Appeal from the order of the Workmen's Compensation Appeal Board in the case of Mary Caffrey v. Good Shepherd Workshop, No. A-93808.
John P. Thomas, for appellant.
Martin J. Karess, Karess & Reich, for respondent Mary Caffrey.
Judges Craig and Palladino, and Senior Judge Barbieri, sitting as a panel of three. Opinion by Judge Craig.
[ 124 Pa. Commw. Page 263]
Good Shepherd Workshop, the employer, and its workers' compensation insurer appeal from an order of the Workmen's Compensation Appeal Board that affirmed a decision of a referee determining that claimant Mary Caffrey was entitled to workers' compensation benefits in connection with an injury that she sustained at her place of employment.
In view of our scope of review,*fn1 we may state the issues as follows: (1) whether the board committed error of law by supplying on its own a necessary finding of fact not made by the referee, in order to affirm the referee's conclusion that the head injury that the claimant suffered at work was work-related, and (2) whether the referee's finding that the head injury caused the later uncontrollable seizures suffered by the claimant, and hence her disability, was supported by substantial evidence.
[ 124 Pa. Commw. Page 264]
In broad outline, the facts are not in dispute, although the parties differ greatly as to certain details and their legal effects. The claimant is an adult who previously had been diagnosed as having cerebral damage from the time of birth, which was attributed to non-specific prenatal injury. Her intellectual development had been characterized as retarded, but she had been in average physical health all her life, and she had never been known by family, friends or employers to exhibit seizure-like symptoms before the incident at issue here. Throughout her life the claimant attended school, cultural programs, family events and work therapy programs, and she had been an active participant in sporting events for the handicapped.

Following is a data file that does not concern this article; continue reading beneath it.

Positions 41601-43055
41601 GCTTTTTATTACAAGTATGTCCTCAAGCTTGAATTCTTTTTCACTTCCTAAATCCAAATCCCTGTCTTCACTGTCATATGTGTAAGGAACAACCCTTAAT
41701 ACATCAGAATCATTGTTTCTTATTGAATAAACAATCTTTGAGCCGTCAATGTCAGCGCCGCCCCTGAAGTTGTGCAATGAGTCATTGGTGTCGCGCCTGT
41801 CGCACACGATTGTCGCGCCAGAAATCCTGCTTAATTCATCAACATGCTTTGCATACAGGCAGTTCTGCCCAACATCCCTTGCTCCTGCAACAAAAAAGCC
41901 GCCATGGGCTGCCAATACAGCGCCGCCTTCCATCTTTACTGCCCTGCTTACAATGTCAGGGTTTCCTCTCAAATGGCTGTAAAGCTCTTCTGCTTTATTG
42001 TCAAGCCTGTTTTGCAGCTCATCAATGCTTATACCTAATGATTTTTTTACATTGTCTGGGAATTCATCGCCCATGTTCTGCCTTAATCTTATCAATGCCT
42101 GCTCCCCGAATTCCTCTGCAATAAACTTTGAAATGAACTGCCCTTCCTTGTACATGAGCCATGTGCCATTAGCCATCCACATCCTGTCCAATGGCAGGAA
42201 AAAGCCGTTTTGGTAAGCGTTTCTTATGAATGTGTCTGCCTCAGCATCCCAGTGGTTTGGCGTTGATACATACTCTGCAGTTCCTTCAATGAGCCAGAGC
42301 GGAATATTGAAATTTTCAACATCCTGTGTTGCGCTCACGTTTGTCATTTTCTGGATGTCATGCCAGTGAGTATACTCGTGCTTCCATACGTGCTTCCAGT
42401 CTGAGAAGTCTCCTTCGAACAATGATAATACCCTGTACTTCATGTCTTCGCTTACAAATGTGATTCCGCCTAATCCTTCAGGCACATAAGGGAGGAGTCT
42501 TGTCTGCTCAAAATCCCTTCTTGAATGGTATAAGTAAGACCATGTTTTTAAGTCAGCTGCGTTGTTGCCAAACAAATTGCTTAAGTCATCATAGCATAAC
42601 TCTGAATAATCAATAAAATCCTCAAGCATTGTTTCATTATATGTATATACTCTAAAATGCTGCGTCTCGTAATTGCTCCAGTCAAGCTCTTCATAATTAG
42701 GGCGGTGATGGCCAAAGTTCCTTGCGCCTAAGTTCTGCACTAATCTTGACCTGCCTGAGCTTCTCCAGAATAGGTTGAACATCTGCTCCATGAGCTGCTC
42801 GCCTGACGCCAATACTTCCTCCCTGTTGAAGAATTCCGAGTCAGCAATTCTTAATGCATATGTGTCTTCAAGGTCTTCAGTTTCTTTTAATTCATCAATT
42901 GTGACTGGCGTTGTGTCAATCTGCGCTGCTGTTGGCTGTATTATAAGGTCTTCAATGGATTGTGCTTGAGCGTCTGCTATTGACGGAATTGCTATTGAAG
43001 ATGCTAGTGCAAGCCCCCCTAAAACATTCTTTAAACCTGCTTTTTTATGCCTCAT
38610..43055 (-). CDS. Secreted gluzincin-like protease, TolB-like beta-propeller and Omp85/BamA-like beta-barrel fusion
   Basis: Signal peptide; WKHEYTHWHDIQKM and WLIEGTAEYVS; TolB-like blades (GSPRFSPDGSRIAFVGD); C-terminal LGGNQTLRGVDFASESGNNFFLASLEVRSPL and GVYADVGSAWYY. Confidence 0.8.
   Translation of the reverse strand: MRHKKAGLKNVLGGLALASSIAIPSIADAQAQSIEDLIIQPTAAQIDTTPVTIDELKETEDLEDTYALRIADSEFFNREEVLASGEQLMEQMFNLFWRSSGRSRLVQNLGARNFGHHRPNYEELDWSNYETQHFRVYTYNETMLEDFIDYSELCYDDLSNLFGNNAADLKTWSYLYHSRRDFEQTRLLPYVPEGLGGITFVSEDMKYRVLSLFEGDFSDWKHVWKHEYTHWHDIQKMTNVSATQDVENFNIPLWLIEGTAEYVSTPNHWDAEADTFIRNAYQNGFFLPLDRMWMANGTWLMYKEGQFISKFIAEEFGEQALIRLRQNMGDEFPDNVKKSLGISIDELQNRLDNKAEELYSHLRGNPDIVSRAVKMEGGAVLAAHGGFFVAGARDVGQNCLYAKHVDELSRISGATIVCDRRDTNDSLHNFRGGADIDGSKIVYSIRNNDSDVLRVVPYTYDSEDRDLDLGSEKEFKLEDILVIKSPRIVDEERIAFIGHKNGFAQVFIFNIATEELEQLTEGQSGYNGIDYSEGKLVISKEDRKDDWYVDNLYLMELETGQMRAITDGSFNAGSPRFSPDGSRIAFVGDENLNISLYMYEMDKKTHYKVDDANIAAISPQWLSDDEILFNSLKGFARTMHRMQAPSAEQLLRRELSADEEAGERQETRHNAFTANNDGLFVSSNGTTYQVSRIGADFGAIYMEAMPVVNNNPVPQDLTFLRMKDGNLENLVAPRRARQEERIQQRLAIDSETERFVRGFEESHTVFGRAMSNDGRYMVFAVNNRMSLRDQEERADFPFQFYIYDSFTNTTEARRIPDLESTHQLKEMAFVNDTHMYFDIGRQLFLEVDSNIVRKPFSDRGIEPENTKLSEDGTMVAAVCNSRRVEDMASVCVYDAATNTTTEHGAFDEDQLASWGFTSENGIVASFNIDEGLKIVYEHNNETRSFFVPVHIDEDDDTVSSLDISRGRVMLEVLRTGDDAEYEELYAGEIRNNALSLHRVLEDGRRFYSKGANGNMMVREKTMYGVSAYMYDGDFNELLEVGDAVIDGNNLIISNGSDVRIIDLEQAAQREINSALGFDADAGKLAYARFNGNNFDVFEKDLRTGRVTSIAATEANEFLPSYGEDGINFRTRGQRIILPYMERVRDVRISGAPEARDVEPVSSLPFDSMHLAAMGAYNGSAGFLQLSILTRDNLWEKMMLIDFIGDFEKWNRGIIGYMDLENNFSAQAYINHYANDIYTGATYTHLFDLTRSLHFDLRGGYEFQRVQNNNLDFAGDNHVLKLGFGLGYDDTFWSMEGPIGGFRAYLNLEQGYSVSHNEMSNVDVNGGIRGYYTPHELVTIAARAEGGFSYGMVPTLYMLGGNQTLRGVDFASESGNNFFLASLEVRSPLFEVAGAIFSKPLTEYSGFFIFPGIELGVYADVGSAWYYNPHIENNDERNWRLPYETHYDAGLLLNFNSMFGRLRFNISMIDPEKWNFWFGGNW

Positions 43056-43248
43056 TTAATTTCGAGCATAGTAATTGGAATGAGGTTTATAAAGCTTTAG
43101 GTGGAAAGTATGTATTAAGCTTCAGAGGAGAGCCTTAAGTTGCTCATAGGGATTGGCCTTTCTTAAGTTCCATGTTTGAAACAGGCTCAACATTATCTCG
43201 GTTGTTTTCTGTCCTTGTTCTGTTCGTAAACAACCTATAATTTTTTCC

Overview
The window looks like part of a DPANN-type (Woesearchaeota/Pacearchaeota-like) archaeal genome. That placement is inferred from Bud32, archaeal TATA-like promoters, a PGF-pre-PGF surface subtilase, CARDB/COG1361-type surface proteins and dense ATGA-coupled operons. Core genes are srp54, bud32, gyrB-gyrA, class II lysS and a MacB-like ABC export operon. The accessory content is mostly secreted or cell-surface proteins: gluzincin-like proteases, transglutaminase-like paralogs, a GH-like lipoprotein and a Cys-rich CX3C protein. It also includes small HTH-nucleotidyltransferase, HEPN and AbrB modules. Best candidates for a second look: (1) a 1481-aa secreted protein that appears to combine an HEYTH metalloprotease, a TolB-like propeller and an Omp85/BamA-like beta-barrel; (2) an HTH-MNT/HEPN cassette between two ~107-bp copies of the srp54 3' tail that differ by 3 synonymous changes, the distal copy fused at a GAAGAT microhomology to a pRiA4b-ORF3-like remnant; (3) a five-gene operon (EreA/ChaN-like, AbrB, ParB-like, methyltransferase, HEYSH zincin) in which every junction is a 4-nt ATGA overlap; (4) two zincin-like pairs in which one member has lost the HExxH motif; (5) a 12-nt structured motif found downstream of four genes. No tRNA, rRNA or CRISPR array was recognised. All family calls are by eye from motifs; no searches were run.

The claimant was a client employed for therapeutic purposes by Good Shepherd Workshop. She worked as an assembler and earned approximately $12.75 per week. On February 3, 1981, the claimant fell to the floor next to her work station and struck her head on the floor. The cries of co-workers alerted a supervisor in the room, and she went quickly to the claimant's work station. The supervisor found the claimant on the linoleum floor next to the table where she had been working, lying face up and bleeding from a cut on the back of her head. The supervisor testified that the claimant was unconscious but breathing when the supervisor arrived and also shaking or trembling, that the claimant shortly stopped breathing and began turning blue, and that, as the supervisor prepared to administer mouth-to-mouth resuscitation, the claimant began breathing again on her own, her natural color returned and she stopped shaking.
The program manager was summoned from his office down the hall from the workroom. He testified that he arrived within a matter of minutes, that the claimant was making no breath sounds when he arrived, and that her
[ 124 Pa. Commw. Page 265]
face was pale but changed to blue in a matter of seconds. He said that the claimant started to whimper, that she was not shaking at that time, and that she started to breath on her own as he prepared to administer resuscitation. Ambulance personnel removed the claimant from the premises in about ten minutes.
At the Allentown and Sacred Heart Hospital, where she was taken for treatment, the claimant was awake and alert, and she responded appropriately to simple questions, although she was quite withdrawn. While the laceration on her head was being sutured, the claimant had a "focal" seizure, involving rapid jerking movements of the right side of her body, beginning with her arm and spreading to her leg and finally her face. The claimant became unresponsive after this episode, and she had another similar seizure roughly an hour later.
Four or five weeks after the incident at work the claimant began suffering from "drop attacks," brief seizures in which she lost control, coherence and consciousness for about seven or eight seconds. These attacks increased in frequency until they occurred at a rate of approximately twelve times per hour. After two brain surgeries in early and late 1983 at a hospital at Dartmouth University in New Hampshire, including a corpus callosum section, the claimant's condition has improved to the extent that the attacks now occur three to five times an hour and last for about ...